On the way back one of Fred’s crew says “Wow, that was a great trip! We saw a big mule deer and a bobcat, found some cool rock art, and discovered a new, maybe big, cave. We need to return right away and map it.”

SO? What kind of caver are you? Joe or Fred??


PART II
Searching for new caves and pits-techniques and suggestions

We have all been Joe Caver at times, Fred not so often-especially if we live in sparsely populated states in the west and don’t use all the resources available. This section provides suggestions for those who enjoy searching for undiscovered caves and pits, especially in isolated areas. Save yourself some time and energy and consider using some of the following.

Planimetric maps. Standard USFS maps are good for locating trails or unimproved roads (if they are not too out of date) but they are small scale maps and usually don’t show elevations. If you can get them from the FS, “fire maps” are far better-one inch to the mile and having yearly road updates and sometimes contours. Not all FS districts have these and those that do won’t often make copies for you. Far better to obtain USGS 7.5 minute (1:24,000) scale quadrangle maps, which, while costing more, show contours, peak names, streams, road names and other information. Some older issues even show larger cave locations. They usually have section, township, and range lines, and always latitude and longitude coordinates. If you can’t afford them, go to your local library and Xerox the sheets.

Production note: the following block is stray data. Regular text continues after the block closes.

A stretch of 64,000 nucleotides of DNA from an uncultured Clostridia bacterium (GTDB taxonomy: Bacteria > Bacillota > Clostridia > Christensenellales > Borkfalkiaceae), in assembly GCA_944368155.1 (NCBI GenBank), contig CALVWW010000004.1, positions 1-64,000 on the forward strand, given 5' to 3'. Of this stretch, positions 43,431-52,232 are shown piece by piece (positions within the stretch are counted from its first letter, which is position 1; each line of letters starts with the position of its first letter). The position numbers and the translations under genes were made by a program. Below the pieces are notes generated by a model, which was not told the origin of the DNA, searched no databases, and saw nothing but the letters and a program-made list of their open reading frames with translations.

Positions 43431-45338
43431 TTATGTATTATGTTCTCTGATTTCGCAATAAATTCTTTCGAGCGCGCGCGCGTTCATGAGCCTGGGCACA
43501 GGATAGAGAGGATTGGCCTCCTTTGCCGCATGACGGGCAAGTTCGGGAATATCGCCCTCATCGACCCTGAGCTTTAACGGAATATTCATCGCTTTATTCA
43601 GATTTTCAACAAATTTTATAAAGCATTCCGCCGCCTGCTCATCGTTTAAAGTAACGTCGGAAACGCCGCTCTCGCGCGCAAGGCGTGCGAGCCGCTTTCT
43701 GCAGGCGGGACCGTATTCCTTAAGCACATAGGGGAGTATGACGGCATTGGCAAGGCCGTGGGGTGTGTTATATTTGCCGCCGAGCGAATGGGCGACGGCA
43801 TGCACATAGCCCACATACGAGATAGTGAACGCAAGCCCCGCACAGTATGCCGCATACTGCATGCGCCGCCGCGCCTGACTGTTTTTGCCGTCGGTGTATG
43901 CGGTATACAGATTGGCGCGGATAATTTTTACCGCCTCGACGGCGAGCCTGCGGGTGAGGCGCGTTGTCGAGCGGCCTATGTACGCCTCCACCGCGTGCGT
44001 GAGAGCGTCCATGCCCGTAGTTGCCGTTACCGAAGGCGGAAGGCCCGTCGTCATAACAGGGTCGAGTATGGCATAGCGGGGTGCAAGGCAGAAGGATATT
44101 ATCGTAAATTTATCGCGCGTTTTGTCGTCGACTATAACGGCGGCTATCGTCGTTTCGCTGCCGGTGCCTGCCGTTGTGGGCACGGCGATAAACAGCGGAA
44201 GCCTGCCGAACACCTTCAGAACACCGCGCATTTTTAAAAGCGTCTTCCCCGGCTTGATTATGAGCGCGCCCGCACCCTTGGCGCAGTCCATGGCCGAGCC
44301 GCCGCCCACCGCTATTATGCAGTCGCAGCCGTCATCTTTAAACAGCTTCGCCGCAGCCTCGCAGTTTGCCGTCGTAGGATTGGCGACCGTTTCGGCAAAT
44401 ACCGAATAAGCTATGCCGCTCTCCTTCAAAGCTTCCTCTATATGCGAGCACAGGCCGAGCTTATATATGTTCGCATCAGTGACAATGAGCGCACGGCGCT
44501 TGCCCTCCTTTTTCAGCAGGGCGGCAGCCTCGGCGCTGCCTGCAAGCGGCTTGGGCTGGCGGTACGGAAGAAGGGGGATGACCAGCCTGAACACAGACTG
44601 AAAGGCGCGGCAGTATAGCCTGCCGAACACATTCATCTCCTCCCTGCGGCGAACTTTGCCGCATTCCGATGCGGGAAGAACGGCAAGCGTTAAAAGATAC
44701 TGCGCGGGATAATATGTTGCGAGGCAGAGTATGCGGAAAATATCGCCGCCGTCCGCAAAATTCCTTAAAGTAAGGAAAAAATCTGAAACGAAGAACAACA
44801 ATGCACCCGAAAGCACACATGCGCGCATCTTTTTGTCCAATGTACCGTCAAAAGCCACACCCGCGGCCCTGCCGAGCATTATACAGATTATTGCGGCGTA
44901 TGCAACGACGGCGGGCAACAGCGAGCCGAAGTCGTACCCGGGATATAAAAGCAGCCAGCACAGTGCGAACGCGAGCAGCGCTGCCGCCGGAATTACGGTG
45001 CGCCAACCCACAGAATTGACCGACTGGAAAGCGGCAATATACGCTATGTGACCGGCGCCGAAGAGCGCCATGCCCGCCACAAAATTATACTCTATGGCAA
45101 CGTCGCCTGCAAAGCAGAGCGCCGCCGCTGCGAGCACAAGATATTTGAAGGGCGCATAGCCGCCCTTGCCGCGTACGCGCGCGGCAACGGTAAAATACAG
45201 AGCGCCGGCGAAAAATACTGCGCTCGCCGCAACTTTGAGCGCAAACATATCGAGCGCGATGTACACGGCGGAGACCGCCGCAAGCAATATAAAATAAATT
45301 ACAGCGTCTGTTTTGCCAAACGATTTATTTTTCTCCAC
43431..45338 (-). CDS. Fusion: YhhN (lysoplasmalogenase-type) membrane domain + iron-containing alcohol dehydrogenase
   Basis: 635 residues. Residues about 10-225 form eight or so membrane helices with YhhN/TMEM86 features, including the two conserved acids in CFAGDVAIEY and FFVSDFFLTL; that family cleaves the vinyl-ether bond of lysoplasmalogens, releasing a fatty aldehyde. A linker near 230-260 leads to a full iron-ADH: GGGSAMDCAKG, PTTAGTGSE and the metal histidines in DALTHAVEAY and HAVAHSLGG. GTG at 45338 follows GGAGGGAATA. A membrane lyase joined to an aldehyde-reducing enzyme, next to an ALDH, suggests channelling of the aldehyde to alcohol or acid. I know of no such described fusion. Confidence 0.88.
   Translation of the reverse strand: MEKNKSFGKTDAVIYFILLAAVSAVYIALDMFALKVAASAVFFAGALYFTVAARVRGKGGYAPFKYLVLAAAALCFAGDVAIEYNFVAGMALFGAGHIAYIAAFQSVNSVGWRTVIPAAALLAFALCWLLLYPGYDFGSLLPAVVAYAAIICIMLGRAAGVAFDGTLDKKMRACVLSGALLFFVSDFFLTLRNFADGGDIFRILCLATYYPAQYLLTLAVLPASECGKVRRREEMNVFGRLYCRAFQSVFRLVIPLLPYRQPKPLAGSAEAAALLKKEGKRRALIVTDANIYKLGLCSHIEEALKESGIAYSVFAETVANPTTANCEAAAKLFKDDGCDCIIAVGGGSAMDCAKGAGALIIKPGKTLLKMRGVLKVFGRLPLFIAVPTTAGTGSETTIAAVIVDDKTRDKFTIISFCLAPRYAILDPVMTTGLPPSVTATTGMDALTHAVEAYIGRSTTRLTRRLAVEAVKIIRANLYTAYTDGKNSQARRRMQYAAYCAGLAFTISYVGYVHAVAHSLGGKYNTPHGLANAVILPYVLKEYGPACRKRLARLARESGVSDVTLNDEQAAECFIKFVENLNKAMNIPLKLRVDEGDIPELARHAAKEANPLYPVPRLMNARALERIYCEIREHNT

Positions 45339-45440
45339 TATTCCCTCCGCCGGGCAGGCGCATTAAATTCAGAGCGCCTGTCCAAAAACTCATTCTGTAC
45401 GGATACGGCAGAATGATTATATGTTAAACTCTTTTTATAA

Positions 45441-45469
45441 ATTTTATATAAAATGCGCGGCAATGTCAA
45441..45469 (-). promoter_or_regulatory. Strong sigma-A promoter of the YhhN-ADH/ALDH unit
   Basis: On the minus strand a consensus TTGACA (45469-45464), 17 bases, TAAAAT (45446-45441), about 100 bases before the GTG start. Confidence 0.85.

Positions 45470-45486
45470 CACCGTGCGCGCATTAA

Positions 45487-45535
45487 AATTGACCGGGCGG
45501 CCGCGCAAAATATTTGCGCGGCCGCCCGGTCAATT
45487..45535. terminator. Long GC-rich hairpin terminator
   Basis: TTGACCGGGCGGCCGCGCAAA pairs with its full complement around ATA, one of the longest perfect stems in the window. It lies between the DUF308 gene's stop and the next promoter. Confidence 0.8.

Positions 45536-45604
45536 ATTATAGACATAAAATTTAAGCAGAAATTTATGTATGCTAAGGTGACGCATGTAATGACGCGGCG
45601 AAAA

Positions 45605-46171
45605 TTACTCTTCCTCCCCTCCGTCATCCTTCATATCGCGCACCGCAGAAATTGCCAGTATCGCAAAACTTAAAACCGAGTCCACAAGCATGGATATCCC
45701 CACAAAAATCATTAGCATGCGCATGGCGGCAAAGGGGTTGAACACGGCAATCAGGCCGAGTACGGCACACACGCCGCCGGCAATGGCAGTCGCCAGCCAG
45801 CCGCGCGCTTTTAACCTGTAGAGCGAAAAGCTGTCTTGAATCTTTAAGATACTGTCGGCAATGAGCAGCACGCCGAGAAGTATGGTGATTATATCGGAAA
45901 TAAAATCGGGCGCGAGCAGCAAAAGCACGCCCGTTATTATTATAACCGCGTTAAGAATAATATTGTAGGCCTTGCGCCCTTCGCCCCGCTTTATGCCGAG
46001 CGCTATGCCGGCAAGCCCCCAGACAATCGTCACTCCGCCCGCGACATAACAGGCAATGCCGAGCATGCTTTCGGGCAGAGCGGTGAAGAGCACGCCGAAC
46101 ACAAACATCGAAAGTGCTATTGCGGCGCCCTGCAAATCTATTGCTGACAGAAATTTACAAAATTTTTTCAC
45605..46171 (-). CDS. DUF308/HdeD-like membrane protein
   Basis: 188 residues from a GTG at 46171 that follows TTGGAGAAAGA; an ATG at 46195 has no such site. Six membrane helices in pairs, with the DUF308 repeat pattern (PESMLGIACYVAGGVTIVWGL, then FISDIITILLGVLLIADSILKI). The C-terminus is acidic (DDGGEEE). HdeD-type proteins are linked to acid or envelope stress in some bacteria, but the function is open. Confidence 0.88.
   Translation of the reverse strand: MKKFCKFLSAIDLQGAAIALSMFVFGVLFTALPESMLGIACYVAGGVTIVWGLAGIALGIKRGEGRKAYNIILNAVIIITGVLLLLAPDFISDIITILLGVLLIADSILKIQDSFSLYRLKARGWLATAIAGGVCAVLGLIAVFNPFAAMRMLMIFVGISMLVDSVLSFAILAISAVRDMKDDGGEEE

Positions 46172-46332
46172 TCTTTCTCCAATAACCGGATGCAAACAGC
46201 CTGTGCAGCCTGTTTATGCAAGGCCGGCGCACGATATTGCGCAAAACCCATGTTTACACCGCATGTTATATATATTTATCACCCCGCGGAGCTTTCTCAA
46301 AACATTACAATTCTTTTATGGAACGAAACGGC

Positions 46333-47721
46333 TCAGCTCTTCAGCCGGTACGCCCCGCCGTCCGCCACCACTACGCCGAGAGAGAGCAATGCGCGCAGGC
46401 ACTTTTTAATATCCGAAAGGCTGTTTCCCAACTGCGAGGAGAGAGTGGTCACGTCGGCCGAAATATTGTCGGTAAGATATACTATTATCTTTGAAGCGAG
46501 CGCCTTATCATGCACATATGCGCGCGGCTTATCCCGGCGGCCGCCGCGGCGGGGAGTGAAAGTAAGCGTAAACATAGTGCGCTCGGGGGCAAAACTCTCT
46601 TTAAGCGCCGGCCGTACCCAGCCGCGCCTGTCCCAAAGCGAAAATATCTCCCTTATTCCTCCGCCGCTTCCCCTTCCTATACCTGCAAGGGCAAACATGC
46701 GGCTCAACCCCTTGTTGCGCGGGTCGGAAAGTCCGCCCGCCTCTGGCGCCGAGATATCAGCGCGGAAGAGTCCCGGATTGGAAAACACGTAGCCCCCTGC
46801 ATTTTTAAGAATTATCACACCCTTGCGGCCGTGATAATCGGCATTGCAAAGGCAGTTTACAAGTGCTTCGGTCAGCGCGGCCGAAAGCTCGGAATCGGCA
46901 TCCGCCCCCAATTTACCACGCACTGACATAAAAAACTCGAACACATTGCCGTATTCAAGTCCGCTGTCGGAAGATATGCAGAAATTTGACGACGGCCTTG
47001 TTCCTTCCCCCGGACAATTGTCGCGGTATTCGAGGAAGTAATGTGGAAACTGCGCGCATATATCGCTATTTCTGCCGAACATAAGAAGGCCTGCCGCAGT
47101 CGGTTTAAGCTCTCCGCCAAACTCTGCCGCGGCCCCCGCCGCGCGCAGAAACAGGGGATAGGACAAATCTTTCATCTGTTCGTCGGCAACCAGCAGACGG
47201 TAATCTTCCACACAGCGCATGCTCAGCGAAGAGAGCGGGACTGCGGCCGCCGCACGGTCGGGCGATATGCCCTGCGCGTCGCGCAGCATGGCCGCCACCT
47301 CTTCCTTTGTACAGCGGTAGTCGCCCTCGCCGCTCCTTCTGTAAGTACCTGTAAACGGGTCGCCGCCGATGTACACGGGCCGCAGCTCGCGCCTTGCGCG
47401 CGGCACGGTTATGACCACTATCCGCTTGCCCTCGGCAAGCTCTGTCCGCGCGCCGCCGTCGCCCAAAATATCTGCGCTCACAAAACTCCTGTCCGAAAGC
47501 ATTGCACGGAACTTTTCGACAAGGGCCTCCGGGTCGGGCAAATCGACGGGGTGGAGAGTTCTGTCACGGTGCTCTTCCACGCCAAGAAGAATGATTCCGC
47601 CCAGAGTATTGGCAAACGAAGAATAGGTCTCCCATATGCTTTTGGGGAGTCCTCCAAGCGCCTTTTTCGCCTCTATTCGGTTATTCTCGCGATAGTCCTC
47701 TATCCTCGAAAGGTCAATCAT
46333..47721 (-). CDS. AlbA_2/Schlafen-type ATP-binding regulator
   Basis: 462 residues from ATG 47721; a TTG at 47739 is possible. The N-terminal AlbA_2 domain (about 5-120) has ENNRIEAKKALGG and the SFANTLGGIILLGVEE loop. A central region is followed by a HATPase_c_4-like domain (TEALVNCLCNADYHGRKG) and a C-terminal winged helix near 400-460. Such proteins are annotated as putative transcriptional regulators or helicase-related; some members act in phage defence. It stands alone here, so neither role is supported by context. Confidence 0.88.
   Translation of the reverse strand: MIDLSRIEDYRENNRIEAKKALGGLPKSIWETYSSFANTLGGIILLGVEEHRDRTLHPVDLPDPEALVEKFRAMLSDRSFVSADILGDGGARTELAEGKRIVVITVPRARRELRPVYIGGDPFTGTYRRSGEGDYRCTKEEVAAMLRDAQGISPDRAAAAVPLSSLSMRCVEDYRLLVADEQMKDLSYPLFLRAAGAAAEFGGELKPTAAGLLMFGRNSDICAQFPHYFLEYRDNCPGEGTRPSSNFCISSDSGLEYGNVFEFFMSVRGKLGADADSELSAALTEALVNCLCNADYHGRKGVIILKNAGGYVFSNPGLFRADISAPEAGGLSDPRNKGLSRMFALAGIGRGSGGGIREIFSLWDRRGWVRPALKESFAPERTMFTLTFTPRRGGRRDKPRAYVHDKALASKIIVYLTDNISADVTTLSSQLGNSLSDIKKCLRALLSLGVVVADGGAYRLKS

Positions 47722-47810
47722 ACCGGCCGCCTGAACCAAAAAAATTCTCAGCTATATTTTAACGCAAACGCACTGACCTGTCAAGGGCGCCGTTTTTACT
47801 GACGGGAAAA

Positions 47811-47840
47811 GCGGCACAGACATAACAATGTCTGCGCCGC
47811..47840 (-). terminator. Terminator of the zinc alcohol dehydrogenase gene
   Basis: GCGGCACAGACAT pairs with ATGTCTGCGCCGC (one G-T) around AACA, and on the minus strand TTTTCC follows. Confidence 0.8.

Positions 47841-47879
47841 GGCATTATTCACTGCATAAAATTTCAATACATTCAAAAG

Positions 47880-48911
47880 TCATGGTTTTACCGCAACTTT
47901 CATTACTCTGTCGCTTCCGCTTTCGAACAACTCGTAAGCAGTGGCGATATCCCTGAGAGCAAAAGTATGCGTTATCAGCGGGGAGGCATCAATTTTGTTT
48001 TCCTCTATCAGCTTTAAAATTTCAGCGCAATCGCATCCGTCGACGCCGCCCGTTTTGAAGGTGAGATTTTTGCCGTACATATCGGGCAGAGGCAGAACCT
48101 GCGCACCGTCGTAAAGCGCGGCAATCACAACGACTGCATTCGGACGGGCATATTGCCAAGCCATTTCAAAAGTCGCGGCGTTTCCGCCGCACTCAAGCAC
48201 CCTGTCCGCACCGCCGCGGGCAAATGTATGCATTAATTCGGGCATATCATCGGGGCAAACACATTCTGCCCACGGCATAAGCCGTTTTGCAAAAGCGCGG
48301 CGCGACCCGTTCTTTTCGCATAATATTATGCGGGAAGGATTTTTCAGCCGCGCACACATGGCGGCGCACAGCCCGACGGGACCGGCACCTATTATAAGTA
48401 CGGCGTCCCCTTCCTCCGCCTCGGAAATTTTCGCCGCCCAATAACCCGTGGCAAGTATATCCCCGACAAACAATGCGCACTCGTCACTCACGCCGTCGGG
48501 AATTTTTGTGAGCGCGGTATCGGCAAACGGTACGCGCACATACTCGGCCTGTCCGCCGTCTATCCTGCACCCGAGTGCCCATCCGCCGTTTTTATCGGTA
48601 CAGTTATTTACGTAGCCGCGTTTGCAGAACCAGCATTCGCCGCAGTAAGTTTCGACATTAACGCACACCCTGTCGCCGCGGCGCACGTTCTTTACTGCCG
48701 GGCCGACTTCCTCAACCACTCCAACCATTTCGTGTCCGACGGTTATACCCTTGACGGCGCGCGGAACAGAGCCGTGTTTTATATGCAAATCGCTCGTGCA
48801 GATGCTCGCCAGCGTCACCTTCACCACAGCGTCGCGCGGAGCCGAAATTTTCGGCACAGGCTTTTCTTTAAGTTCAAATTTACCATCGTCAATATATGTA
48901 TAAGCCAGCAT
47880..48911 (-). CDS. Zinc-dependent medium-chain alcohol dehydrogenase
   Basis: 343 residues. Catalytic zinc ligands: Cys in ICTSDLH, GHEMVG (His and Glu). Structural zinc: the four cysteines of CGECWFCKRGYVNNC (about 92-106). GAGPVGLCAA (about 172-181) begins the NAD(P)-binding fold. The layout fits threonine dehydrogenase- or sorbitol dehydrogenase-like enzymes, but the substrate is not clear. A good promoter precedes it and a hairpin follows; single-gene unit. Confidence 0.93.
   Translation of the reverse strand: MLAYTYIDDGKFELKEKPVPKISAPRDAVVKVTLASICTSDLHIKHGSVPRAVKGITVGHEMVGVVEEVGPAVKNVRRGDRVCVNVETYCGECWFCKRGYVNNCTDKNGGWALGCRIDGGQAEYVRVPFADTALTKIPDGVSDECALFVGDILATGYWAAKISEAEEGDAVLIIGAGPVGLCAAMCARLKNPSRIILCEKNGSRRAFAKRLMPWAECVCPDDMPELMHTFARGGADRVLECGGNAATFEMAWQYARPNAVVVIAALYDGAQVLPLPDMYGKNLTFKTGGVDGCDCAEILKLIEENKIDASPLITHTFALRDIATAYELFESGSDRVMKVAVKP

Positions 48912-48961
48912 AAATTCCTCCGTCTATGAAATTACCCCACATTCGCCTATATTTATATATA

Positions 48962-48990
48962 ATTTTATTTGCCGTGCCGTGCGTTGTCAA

Geologic maps. These come in many scales, from 1:250,000 to 1:24,000 or larger (ie 1:24,000 means one inch on the map equals 24,000 inches on the ground). Many have contours superimposed on the geology. It’s always nice to know exactly where that limestone outcrop is located.

Photo maps. Satellite photography-Google Earth and other high altitude photo systems-have revolutionized remote sensing, but they may not best for cave hunting. Google-type photo maps are great for laying out timber harvest tracts, calculating the acres in a wheat field, or finding that restaurant in downtown Denver, but not so hot when trying to find a cave. I’ve spent countless hours looking at high altitude photos of karst areas, trying to locate a rumored pit in scattered timber with no luck-even using angle looking photos. And trying to locate a horizontal cave entrance-forget it.